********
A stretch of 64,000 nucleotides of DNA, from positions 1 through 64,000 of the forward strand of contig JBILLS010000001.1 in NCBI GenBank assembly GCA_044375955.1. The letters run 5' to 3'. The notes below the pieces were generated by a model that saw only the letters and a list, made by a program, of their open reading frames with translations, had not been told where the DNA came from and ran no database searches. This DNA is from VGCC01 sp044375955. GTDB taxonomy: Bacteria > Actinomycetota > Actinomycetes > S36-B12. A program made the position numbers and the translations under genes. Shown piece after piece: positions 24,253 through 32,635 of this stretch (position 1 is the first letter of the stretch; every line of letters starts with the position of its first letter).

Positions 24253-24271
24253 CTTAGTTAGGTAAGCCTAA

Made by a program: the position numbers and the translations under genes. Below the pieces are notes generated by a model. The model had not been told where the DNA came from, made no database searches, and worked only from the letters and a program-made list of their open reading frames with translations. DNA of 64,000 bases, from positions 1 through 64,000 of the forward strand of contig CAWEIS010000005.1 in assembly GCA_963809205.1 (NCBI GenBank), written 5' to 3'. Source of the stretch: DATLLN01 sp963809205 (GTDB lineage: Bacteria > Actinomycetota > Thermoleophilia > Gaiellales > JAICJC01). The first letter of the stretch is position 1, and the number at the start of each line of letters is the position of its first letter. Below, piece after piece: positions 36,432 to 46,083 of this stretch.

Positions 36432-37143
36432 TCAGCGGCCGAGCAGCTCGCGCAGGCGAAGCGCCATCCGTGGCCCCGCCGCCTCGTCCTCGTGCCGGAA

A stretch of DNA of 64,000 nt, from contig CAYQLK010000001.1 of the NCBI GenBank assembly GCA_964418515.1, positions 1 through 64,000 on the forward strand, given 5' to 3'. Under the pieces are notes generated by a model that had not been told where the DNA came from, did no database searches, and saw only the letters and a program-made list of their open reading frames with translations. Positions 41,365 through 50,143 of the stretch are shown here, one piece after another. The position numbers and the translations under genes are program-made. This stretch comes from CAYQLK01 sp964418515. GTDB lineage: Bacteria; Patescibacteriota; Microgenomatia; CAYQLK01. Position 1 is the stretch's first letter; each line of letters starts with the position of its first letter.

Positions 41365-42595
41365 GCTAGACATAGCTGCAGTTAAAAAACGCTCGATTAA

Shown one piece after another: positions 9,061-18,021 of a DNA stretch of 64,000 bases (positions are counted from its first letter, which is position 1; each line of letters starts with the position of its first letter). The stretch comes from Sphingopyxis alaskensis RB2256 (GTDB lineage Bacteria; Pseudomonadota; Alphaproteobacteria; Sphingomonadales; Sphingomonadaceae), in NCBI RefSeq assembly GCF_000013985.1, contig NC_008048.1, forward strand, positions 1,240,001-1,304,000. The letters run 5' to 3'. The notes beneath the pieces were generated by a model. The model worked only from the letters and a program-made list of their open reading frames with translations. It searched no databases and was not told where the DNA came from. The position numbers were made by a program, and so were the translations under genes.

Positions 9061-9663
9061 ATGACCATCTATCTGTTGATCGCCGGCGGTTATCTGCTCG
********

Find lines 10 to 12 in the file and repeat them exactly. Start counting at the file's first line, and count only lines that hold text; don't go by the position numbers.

Shown one piece after another: positions 9,061-18,021 of a DNA stretch of 64,000 bases (positions are counted from its first letter, which is position 1; each line of letters starts with the position of its first letter). The stretch comes from Sphingopyxis alaskensis RB2256 (GTDB lineage Bacteria; Pseudomonadota; Alphaproteobacteria; Sphingomonadales; Sphingomonadaceae), in NCBI RefSeq assembly GCF_000013985.1, contig NC_008048.1, forward strand, positions 1,240,001-1,304,000. The letters run 5' to 3'. The notes beneath the pieces were generated by a model. The model worked only from the letters and a program-made list of their open reading frames with translations. It searched no databases and was not told where the DNA came from. The position numbers were made by a program, and so were the translations under genes.

Positions 9061-9663
9061 ATGACCATCTATCTGTTGATCGCCGGCGGTTATCTGCTCG